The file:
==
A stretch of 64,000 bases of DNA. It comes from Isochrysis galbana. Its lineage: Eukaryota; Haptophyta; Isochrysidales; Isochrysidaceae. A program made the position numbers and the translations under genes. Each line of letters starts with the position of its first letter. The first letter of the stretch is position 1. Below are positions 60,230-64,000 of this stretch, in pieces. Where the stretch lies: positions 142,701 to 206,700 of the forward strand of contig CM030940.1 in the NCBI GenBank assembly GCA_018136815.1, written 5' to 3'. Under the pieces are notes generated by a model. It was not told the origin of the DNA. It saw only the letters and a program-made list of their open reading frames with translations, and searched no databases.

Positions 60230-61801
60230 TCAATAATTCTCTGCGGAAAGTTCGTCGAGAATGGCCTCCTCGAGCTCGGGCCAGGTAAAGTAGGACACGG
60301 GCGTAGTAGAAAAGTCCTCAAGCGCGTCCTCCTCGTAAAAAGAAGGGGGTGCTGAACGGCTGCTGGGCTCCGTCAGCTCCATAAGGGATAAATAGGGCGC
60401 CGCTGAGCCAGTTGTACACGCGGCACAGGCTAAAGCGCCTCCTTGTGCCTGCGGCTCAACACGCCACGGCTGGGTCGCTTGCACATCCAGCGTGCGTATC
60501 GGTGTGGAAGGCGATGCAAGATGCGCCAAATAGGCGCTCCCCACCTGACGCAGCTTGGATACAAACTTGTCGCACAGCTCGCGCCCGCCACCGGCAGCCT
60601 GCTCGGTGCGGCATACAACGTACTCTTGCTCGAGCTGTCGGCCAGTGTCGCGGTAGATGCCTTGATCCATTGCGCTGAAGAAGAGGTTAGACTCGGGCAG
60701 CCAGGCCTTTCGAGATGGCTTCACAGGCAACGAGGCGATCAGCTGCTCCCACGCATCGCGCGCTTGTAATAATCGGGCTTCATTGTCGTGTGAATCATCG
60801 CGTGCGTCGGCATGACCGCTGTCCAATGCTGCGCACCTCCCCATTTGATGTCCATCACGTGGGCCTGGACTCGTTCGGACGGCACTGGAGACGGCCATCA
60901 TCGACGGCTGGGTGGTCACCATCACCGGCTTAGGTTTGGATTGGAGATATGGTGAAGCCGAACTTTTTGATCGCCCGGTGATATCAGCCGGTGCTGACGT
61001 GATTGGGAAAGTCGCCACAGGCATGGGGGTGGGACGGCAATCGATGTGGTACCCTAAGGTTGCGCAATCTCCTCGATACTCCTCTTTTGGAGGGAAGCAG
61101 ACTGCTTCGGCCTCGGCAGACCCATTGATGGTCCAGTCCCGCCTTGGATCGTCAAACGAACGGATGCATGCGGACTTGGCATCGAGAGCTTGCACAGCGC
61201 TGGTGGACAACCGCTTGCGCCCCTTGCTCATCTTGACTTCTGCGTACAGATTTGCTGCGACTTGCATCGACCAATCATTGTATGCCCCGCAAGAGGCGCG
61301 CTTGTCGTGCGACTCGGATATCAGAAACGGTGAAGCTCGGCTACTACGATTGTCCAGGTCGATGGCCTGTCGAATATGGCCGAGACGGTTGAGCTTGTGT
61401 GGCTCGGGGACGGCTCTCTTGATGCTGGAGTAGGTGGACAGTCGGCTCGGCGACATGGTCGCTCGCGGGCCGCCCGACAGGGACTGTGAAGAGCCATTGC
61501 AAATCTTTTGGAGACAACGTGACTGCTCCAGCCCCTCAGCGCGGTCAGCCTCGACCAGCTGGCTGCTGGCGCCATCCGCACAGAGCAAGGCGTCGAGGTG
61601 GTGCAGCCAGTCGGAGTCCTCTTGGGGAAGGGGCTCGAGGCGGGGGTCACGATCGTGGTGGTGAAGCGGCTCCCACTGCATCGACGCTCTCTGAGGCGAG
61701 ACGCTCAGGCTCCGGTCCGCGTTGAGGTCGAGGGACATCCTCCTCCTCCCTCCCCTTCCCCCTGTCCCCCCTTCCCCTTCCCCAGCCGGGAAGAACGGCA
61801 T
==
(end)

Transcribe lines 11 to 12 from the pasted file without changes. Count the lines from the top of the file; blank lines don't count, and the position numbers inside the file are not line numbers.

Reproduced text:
61001 GATTGGGAAAGTCGCCACAGGCATGGGGGTGGGACGGCAATCGATGTGGTACCCTAAGGTTGCGCAATCTCCTCGATACTCCTCTTTTGGAGGGAAGCAG
61101 ACTGCTTCGGCCTCGGCAGACCCATTGATGGTCCAGTCCCGCCTTGGATCGTCAAACGAACGGATGCATGCGGACTTGGCATCGAGAGCTTGCACAGCGC